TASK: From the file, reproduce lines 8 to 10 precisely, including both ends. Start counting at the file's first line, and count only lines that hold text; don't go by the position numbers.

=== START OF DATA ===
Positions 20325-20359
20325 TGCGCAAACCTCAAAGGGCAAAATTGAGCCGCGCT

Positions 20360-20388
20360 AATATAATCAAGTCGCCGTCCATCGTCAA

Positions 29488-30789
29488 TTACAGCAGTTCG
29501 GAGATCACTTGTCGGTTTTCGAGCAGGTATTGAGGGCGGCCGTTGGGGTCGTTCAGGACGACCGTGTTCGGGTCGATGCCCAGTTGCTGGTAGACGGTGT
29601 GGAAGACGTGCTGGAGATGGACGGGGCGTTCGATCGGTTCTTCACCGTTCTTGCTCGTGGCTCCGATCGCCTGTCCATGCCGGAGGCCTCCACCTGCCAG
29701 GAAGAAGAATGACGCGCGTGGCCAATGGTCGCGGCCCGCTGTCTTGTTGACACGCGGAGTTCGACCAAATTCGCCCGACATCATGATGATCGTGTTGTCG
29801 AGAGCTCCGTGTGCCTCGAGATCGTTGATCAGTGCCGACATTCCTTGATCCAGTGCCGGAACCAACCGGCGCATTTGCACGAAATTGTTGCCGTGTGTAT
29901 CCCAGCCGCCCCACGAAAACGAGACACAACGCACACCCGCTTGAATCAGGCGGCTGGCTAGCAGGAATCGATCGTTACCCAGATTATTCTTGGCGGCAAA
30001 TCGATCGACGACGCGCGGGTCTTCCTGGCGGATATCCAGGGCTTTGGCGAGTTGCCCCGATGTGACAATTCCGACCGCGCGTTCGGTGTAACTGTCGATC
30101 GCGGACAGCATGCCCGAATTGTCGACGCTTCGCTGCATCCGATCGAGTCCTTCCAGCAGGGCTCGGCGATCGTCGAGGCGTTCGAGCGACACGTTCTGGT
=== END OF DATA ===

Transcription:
29601 GGAAGACGTGCTGGAGATGGACGGGGCGTTCGATCGGTTCTTCACCGTTCTTGCTCGTGGCTCCGATCGCCTGTCCATGCCGGAGGCCTCCACCTGCCAG
29701 GAAGAAGAATGACGCGCGTGGCCAATGGTCGCGGCCCGCTGTCTTGTTGACACGCGGAGTTCGACCAAATTCGCCCGACATCATGATGATCGTGTTGTCG
29801 AGAGCTCCGTGTGCCTCGAGATCGTTGATCAGTGCCGACATTCCTTGATCCAGTGCCGGAACCAACCGGCGCATTTGCACGAAATTGTTGCCGTGTGTAT